PRECIOUS-Fed taper bets take shine off gold in run-up to U.S. jobs data

* Market awaits U.S. non-farm payrolls on Friday

* Gold vulnerable to downside catalyst, analyst says (Updates prices)

Aug 5 (Reuters) - Gold eased on Thursday after a U.S. Federal Reserve official’s hawkish comments reinforced bets for early tapering of the central bank’s asset purchases ahead of a key jobs report.

Spot gold slipped 0.4% to $1,804.46 per ounce by 1:42 p.m. EDT (1742 GMT), and U.S. gold futures settled 0.3% lower at $1,808.90.

Gold prices jumped more than 1% on Wednesday on weaker-than-expected U.S. ADP jobs data, but gave up those gains after Fed Vice Chair Richard Clarida suggested the central bank could begin tapering later this year.

“Gold is trading weak relative to real yields, suggesting the metal’s micro-structure is vulnerable to a downside catalyst and we’re expecting a strong beat to Friday’s jobs data, so there could be some further momentum to the downside,” TD Securities commodity strategist Daniel Ghali said.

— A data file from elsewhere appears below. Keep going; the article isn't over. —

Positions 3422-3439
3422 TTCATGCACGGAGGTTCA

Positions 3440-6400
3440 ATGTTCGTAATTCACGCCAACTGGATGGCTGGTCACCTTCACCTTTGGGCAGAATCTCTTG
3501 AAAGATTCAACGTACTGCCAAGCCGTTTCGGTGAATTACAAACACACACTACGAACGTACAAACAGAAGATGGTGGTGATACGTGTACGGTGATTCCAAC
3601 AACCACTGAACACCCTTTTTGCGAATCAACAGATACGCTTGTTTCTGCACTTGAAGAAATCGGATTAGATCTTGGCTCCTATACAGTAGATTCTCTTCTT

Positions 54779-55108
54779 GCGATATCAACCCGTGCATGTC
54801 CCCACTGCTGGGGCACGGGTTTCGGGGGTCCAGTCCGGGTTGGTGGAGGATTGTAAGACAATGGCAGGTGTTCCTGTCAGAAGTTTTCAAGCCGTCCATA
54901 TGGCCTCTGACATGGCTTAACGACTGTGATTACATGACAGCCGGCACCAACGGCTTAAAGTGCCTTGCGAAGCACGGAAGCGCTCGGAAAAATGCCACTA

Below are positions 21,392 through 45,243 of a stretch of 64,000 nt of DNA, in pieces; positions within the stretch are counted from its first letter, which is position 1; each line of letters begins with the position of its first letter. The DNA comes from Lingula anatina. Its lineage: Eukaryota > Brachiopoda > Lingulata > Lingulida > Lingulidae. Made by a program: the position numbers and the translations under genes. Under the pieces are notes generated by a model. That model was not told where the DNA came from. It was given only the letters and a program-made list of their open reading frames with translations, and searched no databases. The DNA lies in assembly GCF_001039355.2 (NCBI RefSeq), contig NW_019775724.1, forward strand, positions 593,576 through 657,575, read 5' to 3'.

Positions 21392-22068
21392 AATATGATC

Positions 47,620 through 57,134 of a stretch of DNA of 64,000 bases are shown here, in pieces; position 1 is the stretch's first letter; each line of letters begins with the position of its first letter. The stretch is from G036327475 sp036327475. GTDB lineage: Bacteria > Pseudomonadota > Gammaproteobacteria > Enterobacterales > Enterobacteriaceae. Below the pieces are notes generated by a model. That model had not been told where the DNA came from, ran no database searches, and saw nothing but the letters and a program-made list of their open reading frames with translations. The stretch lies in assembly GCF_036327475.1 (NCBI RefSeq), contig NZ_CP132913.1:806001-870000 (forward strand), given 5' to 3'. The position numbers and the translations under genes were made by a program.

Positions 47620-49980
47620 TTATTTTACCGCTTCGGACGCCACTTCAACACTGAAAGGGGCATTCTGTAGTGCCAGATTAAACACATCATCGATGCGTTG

Friday’s U.S. July non-farm payrolls report could shape the Fed’s policy outlook, with economists in a Reuters poll predicting a gain of 870,000 jobs.

Higher interest rates raise the opportunity cost of holding non-interest bearing gold.

OANDA analyst Craig Erlam said recent comments by various Fed officials give the impression that the balance of power is falling in favour of the hawks, which a potentially strong jobs report would accelerate, and that does not bode well for gold.

Elsewhere, platinum fell 1.5% to $1,010.08 an ounce while palladium rose 0.2% to $2,650.61.

Top carmakers have recently said a chip shortage which has hindered auto production could persist for longer, potentially affecting demand for platinum and palladium which are used to curb vehicle emissions.

“Certainly the fact that auto production might be constrained for longer than was expected is a downside risk for the platinum-palladium group metals,” Ghali said.

Silver dropped 0.6% to $25.21 per ounce. (Reporting by Nakul Iyer in Bengaluru; Editing by Paul Simao, Susan Fenton and Alexander Smith)